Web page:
As you may have heard, many University of Texas-Austin faculty members have expressed their outrage at the impending outbreak of Second Amendment freedoms on their leafy urban campus. One aging prof quit at the prospect and a Nobel laureate pledges civil disobedience. Some of the student body have announced their intention to arm themselves with other less lethal options. But all the sturm und drang has been leading up to this: UT-Austin president Gregory Fenves — having been dragged kicking and screaming through the process — has just announced a new policy for campus carry in advance of the August 1 go-live date . . .
While there are many facets to the new policy, in essence it boils down to guns OK in classrooms, not in dorms. Mostly. Here’s Fenves’s email just sent to the UT-Austin community.
From: [email protected] [mailto:[email protected]]
Sent: Wednesday, February 17, 2016 10:16 AM
To: University of Texas at Austin-HR-ALL-ALLUTEMPLOYEES-Official <[email protected]>
Subject: Message Regarding Campus Carry Policies
Dear UT students, faculty and staff:
I have decided on the policies for UT Austin that comply with Senate Bill 11, the Campus Carry legislation that goes into effect Aug. 1, 2016, and submitted them this morning to Chancellor William McRaven. Please see my letter to the chancellor and the policy document that details my decision.
I have thoroughly reviewed the policy recommendations of the Campus Carry Working Group and decided to adopt them. Under the law, I cannot adopt a policy that has the general effect of excluding licensed concealed handguns from campus. I agree with the working group that a classroom exclusion would have this effect. As we have communicated since last June when SB 11 was approved by the Texas Legislature, current law does not permit open carry of handguns on campus or our buildings under any circumstances.
I do not believe handguns belong on a university campus, so this decision has been the greatest challenge of my presidency to date. I empathize with the many faculty members, staffers, students and parents of students who signed petitions, sent emails and letters, and organized to ban guns from campus and especially classrooms. As a professor, I understand the deep concerns raised by so many. However, as president, I have an obligation to uphold the law.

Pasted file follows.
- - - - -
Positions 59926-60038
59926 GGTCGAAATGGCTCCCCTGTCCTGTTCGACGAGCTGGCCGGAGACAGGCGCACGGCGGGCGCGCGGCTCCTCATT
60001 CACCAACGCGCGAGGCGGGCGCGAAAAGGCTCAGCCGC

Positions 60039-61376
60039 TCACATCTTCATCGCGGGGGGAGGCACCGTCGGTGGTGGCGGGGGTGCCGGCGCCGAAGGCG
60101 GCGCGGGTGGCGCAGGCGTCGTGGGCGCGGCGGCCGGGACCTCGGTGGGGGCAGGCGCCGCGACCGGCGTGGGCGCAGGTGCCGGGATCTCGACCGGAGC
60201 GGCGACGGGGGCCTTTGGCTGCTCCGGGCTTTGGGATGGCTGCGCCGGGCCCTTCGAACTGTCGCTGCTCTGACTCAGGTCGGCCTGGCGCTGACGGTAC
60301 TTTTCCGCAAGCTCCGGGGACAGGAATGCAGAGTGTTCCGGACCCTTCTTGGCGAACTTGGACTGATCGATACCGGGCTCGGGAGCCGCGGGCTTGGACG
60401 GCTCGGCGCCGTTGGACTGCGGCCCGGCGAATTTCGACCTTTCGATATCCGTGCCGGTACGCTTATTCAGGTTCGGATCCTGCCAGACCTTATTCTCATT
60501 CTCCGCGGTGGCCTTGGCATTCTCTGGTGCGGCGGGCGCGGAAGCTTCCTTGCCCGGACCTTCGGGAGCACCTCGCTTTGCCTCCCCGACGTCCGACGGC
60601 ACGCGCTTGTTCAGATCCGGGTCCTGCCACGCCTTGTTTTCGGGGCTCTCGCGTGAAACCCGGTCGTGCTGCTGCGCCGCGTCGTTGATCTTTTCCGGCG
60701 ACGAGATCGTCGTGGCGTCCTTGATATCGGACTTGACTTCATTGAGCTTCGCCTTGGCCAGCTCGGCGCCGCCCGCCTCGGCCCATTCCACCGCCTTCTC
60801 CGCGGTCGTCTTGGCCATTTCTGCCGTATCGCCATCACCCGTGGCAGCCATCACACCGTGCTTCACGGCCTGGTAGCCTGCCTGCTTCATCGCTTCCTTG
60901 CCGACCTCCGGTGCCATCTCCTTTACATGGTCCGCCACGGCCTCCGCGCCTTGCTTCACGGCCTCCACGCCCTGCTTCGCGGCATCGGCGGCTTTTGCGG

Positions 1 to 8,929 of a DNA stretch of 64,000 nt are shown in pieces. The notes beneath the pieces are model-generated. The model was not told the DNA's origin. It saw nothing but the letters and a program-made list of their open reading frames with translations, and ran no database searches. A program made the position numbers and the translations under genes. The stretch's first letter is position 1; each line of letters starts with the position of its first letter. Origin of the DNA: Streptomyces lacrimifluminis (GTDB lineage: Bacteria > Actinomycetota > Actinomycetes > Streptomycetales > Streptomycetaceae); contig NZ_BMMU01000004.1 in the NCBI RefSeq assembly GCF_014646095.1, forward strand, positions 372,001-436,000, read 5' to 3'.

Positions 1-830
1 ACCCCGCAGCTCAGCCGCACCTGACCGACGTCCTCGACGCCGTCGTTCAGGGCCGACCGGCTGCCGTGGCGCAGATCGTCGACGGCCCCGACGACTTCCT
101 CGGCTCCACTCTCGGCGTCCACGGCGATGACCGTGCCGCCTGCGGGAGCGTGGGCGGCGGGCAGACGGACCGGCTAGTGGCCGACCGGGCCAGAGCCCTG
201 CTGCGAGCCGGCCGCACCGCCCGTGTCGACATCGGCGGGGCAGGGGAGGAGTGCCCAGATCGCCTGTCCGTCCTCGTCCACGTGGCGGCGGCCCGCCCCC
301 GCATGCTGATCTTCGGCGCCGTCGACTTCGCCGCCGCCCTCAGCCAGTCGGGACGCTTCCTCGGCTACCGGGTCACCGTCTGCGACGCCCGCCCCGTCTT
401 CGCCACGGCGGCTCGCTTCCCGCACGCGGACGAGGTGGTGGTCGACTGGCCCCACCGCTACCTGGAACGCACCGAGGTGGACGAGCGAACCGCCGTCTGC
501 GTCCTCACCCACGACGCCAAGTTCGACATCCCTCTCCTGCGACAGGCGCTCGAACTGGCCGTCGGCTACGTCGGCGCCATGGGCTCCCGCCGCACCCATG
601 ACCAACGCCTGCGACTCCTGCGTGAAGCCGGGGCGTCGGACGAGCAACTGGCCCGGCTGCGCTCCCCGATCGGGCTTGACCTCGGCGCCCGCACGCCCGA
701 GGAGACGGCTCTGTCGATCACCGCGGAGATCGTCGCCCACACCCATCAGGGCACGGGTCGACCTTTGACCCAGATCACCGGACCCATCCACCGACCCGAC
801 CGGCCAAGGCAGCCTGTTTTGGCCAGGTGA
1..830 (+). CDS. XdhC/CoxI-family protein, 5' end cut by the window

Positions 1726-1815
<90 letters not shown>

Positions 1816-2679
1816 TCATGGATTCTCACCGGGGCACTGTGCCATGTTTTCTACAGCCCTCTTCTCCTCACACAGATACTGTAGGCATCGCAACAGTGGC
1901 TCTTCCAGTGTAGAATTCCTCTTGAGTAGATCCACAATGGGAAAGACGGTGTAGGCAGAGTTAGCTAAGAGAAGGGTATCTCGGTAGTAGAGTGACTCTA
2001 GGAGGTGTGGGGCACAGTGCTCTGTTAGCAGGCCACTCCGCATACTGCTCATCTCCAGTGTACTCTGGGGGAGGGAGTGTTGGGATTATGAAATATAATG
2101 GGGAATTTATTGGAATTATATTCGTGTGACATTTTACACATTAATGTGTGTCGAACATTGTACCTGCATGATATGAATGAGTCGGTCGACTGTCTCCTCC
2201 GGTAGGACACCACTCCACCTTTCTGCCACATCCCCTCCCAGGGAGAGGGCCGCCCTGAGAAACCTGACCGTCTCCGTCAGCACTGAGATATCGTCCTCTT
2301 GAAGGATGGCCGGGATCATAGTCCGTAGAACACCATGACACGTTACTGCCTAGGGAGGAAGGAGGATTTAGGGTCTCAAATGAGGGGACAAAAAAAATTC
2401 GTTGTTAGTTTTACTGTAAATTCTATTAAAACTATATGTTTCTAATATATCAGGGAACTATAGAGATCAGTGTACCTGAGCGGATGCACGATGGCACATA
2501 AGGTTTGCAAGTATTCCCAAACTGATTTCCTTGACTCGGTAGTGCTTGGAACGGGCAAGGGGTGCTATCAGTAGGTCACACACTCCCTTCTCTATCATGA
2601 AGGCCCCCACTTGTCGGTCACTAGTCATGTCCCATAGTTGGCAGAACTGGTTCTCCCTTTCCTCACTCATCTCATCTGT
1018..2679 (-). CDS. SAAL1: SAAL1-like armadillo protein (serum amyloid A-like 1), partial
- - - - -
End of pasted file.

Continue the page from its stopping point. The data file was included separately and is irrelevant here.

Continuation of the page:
I have appointed a Campus Carry Implementation Task Force to be led by Dr. Gerald R. Harkins, associate vice president for campus safety and security, to deal with the many aspects of implementing these policies. The Task Force will develop guidelines, rules and practices, as well as address the process for determining gun-exclusion zones under the policies. Because SB 11 is a new law, we will monitor its effects on our teaching and research, as well as our ability to recruit and retain faculty members and students.
Although there is great anxiety about the impact of SB 11, I urge you not to let this weaken us as a university community. The world looks to UT with the highest regard for our excellence, our pride and our unity. Let us show the world that UT can face such challenges.
I am proud of the accomplishments and hard work I see across campus every day. UT is a vibrant community that is leading the world. I commit to you that we will provide for safety while fulfilling our vital role as a leader in learning and discovery.
Gregory L. Fenves